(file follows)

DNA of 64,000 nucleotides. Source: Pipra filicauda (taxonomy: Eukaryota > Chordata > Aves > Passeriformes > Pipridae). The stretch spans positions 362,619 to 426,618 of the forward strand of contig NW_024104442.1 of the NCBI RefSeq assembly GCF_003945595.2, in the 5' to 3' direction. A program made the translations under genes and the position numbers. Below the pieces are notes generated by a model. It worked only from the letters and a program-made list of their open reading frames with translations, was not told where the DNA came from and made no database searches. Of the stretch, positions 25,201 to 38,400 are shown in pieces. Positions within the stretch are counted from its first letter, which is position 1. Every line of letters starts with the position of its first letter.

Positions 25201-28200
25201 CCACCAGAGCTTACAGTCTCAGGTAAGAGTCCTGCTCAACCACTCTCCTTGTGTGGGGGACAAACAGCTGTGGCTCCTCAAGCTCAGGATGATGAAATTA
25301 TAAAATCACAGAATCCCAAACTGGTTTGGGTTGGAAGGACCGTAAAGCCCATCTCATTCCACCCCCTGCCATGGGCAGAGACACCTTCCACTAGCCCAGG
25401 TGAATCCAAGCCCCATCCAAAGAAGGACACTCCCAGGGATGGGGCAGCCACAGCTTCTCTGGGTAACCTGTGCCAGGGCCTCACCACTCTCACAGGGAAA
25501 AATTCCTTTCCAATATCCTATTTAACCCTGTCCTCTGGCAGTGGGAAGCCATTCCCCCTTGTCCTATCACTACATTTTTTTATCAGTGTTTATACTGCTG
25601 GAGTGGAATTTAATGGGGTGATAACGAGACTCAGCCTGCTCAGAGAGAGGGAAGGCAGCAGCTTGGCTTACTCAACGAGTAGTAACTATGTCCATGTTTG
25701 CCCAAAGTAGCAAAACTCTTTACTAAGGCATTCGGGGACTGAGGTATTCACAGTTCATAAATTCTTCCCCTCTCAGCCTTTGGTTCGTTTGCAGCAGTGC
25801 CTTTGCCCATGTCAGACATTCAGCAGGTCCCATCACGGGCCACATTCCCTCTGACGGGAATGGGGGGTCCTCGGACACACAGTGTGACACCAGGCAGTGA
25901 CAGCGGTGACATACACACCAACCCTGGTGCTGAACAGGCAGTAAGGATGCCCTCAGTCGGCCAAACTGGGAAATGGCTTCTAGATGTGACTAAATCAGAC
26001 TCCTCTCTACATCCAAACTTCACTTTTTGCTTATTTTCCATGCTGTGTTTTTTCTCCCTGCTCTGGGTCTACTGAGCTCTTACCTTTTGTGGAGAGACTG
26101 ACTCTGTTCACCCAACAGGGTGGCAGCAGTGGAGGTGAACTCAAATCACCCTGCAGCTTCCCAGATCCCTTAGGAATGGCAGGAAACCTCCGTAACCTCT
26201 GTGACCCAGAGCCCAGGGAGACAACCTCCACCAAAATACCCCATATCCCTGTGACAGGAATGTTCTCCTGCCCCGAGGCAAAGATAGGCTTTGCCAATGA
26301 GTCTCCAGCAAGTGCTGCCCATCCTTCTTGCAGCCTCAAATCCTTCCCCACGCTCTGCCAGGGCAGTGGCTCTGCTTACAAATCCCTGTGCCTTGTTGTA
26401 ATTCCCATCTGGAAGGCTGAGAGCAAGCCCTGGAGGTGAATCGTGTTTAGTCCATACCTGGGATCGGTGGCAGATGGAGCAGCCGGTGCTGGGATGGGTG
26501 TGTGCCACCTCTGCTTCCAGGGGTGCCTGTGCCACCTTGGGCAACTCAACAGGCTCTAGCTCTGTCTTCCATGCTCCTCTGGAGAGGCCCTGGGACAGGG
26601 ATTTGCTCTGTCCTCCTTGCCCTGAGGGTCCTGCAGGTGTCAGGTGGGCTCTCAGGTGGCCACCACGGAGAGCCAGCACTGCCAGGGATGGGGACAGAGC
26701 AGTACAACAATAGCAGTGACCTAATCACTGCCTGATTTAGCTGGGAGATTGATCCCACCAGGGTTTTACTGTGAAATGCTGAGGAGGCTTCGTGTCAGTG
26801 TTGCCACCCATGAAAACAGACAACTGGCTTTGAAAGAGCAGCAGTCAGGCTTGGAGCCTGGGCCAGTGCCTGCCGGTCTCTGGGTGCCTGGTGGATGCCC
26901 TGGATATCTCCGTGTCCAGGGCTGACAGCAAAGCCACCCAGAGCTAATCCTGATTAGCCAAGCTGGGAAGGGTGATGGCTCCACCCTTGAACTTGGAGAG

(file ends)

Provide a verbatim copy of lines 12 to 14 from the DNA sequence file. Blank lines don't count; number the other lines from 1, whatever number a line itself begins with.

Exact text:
26101 ACTCTGTTCACCCAACAGGGTGGCAGCAGTGGAGGTGAACTCAAATCACCCTGCAGCTTCCCAGATCCCTTAGGAATGGCAGGAAACCTCCGTAACCTCT
26201 GTGACCCAGAGCCCAGGGAGACAACCTCCACCAAAATACCCCATATCCCTGTGACAGGAATGTTCTCCTGCCCCGAGGCAAAGATAGGCTTTGCCAATGA
26301 GTCTCCAGCAAGTGCTGCCCATCCTTCTTGCAGCCTCAAATCCTTCCCCACGCTCTGCCAGGGCAGTGGCTCTGCTTACAAATCCCTGTGCCTTGTTGTA